In May 2018, the state of South Carolina passed a bill lawmakers said was aimed at fighting anti-Semitism in the state's public school system. But many critics were instead alarmed: Rather than simply cracking down on speech critical of Jewish people, the law instead banned criticism of the state of Israel.
President Trump has long derided the mainstream media as the “enemy of the people” and lashed out at NFL players for kneeling during the national anthem. On Tuesday, he took his attacks on free speech one step further, suggesting in an interview with a conservative news site that the act of protesting should be illegal. Trump made the remarks in an Oval Office interview with the Daily Caller hours after his Supreme Court nominee, Brett M. Kavanaugh, was greeted by protests on the first day of his confirmation hearings on Capitol Hill.
An hour after police evicted the last demonstrators from Oceti Sakowin, North Dakota Governor Doug Burgum signed four measures increasing punishments for demonstrators. Among other things, the new laws expanded the definition of criminal trespass, and raised the penalty for a riot conviction.
Donald Trump’s frothing critique of Colin Kaepernick and the players, coaches, and teammates who have come to his side has garnered many revelatory reactions. Some of these responses tell us more about ourselves as Americans than do Trump’s initial description of any athlete who chooses to protest systemic racism and police brutality as being a “son of a bitch.”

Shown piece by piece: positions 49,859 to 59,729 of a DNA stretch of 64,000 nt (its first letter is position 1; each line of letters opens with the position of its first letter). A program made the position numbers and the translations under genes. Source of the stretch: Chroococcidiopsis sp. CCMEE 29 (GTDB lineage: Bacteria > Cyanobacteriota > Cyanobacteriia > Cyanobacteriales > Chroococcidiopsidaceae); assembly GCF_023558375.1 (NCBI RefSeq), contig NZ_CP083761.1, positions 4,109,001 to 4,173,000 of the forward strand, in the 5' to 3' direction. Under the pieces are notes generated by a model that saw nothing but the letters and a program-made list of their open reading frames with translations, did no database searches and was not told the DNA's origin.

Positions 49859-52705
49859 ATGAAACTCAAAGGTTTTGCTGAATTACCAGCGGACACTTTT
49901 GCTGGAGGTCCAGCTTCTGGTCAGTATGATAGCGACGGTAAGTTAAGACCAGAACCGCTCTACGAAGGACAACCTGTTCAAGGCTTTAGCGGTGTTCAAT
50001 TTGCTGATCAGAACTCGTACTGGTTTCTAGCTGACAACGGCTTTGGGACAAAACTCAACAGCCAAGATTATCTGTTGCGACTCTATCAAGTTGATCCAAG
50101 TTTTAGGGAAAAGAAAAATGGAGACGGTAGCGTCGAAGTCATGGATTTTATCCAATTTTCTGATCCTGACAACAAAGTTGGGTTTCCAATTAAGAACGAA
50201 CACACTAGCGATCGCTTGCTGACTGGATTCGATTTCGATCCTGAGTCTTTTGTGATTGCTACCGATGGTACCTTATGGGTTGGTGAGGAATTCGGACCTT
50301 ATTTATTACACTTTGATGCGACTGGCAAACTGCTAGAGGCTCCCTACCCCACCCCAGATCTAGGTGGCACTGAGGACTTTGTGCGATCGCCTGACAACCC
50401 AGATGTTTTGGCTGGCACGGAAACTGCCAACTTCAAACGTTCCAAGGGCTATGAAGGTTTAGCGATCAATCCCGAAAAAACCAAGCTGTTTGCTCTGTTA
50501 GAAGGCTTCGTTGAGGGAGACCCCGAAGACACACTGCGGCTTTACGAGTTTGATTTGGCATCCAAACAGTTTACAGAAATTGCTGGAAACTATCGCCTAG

A key component is missing from the current controversial discussion surrounding football players and the national anthem. In the recent days of argument over whether NFL players have the right to protest racial inequality and systemic injustice in the United States, few have brought up the fact that less than a decade ago, professional football players didn’t even appear on the field during the national anthem.
The Department of Justice has filed court papers arguing that a major federal civil rights law does not protect employees from discrimination based on sexual orientation, taking a stand against a decision reached under former President Barack Obama.
Yvette Felarca, who faces riot charges after participating in an anti-fascist demonstration, joins lawyers in warning over prosecutions nationwide. Felarca is one of hundreds of anti-Trump activists across the US facing prosecution for protesting against the White House and white supremacist and neo-Nazi groups that have increasingly organized in public. The criminal cases – including many in which protesters could face decades in prison – has drawn accusations that the government is trampling on the first amendment and broadly targeting critics in an aggressive effort to silence them.